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Life in the Syrian Arab Republic goes on despite foreign occupation and sanctions

The statements, views and opinions expressed in this column are solely those of the author and do not necessarily represent those of this site. This site does not give financial, investment or medical advice.

Submitted by Olivia Kroth…

In spite of western imposed sanctions on Syria, life goes on in the Syrian Arab Republic. People are surviving and doing their daily business. Pupils go to school, students attend universities. Trade and commerce are doing well. Agriculture is producing plenty of food, this summer of 2020. Syria is a predominantly agrarian country, where barley, chickpeas, olives, oranges, lemons, peaches, pistachios and potatoes are ripe now. The citizens of Syria have just reelected their Parliament, and the majority of Syrians are satisfied with their President. Bashar al-Assad has been President of Syria since 2000, just as long as Vladimir Putin has been President of Russia. Both men get along with each other well and cooperate on many levels. Russia has been a steadfast ally and partner of Syria for many decades. This alliance goes back to the times of the Soviet Union and has survived its dissolution. The Russians operate a naval base in the Syrian port of Tartus, on the Mediterranean Sea, and an air base in Hmeimim, in the Latakia Governorate. The Syrians are thankful for consistent humanitarian and military help from Russia, to keep uninvited invaders at bay.

Citzens of the Syrian Arab Republic voted in Parliamentary elections. The President and his wife were among the first, on the 19th of July, wearing masks against the coronavirus:

“President Bashar al-Assad and Mrs. Asma al-Assad cast their votes in the People’s Assembly elections for the 3rd legislative term in the polling station at the Ministry of Presidential Affairs. Prime Minister Hussein Arnous cast his vote in the People’s Assembly elections at the polling station in the building of the Foreign and Expatriates Ministry. Deputy Prime Minister, Foreign and Expatriates Minister Walid al-Moallem also cast his vote at the polling station in the building of the Foreign and Expatriates Ministry” (SANA, 19.07.2020).

Syria’s ruling Baath party and its allies won 177 out of the 250 seats. More than 7.000 polling stations were set up across the government-controlled parts of the country. Voting also took place in areas formerly held by terrorists, since Government forces retook much of the territory that had been lost.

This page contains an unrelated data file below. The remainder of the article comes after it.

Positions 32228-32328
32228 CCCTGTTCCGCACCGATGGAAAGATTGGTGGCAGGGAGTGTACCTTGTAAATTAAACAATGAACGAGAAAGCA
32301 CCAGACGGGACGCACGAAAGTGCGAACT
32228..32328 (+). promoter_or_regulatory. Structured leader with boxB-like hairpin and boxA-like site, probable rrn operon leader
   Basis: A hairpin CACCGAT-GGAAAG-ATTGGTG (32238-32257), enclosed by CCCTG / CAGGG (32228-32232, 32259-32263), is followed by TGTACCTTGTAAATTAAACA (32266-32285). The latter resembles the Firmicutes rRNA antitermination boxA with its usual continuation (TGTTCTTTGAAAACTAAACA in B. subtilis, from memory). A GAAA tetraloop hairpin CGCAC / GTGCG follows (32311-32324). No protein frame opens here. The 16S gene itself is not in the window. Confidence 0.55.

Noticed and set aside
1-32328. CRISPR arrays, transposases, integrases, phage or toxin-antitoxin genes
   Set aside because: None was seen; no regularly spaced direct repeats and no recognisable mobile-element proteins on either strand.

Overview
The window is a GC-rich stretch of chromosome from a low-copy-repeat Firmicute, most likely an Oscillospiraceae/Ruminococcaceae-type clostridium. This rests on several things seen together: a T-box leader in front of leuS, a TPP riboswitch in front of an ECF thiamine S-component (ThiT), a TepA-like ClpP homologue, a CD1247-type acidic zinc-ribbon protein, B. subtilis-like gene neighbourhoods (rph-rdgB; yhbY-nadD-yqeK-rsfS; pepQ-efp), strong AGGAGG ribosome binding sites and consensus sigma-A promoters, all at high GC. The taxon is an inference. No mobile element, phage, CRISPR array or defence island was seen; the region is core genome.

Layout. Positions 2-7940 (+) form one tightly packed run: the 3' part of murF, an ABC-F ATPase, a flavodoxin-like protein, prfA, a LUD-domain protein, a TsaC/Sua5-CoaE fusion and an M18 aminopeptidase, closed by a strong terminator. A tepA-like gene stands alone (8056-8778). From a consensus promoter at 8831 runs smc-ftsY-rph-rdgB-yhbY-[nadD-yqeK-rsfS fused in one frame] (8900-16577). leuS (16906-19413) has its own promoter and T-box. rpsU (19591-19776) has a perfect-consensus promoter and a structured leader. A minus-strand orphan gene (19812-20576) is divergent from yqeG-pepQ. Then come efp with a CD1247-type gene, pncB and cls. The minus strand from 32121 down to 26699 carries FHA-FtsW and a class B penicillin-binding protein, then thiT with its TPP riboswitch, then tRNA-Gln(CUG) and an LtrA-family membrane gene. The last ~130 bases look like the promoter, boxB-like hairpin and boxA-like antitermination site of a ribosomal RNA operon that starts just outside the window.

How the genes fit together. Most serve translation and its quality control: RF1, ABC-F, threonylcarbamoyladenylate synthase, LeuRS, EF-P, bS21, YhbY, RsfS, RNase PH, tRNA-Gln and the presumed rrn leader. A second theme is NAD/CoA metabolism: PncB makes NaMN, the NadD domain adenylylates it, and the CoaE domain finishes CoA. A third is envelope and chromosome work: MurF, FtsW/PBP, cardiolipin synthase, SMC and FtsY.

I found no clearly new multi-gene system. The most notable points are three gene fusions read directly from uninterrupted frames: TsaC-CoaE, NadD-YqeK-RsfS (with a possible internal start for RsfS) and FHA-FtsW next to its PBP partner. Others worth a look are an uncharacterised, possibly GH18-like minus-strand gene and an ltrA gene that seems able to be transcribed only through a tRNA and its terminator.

The Cuban journalist and political analyst Lionel Nadal praised democratic traditions in Syria: “He affirmed that holding the elections of the People’s Assembly in Syria proves the steadfastness of the Syrian state, despite what it has been facing of unjust coercive measures imposed by the US and its allies” (SANA, 20.07.2020).

In an article titled “Syria Strengthens its Power through Voting for New Parliament”, Lionel Nadal indicated that the Syrian state has worked on guaranteeing the success of the election process by taking all the required measures. The Cuban journalist noted that Syria will go ahead in its battle for liberating its territories from terrorism, for preserving its sovereignty and territorial integrity despite of the unilateral coercive measures that have been unjustly imposed on it.

Life is going on for pupils and students as well. Some excel in academics, for example a Syrian pupils team, winning a bronze medal at the International Mendeleev Chemistry Olympiad, organized by Russia: “The Syrian Scientific Olympiad team has won a bronze medal at the competition of the International Mendeleev Chemistry Olympiad (IMChO), organized by Russia for secondary school students via internet, on July 14th and 15th, with a participation of 27 states” (SANA, 19.07.2007).

A bronze medal was also won by Anas Abbas, a pupil from the 11th grade at al-Basel Secondary School for Outstanding Students in Homs. The competition consisted of two five-hour rounds, during which the pupils solved chemistry problems in the analytical, organic, inorganic, life sciences and polymers categories. It is worth mentioning that this is the second participation of the Syrian Scientific Olympiad team in this competition.

The Russian Federation is very interested in training young scientists on an international scale, its own Russian students and those of allied countries as well. The International Mendeleev Chemistry Olympiad (IMChO) is named after the Russian chemist and inventor Dmitri Mendeleev.

Dmitri Ivanovich Mendeleev (Дмитрий Иванович Менделеев, 1834 – 1907) is remembered for formulating the Periodic Law and creating a far-sighted version of the period table of elements. He used the Periodic Law not only to correct the properties of some known elements, such as the valence and atomic weight of uranium, but also to predict the properties of eight elements that were yet to be discovered.

Homs, a city in western Syria, is the capital of the Homs Governorate. It does not only have excellent schools, it is also a centre of agriculture and trade. For approximately 2.000 years, Homs has served as a key agricultural market, production site and trade centre for the villages of western and northern Syria. Excavations at the Citadel of Homs indicate that the earliest settlement at the site dates back to around 2.300 BC.

The city is well known throughout Syria for its own cuisine. A prominent dish is batarsh, made with yogurt and garlic. Homs is also home to a variety of grilled kibbeh. This dish consists of two pancakes, stuffed with ground lamb and various spices. Another excellent meal is jazar mahshi, made of yellow carrots filled with minced lamb and rice. The city furthermore specializes in cooking bamya bi-l zayt, which means okra with olive oil.

Homs offers a great array of restaurants. one of the most highly acclaimed is Mersia in the Safir Hotel. Other popular restaurants serve shawarma, an Oriental grilled chicken, as well as other common Syrian foods and homemade juices. In the Old City, low-price restaurants sell hummus, falafel and mezze, these are a variety of Oriental salads.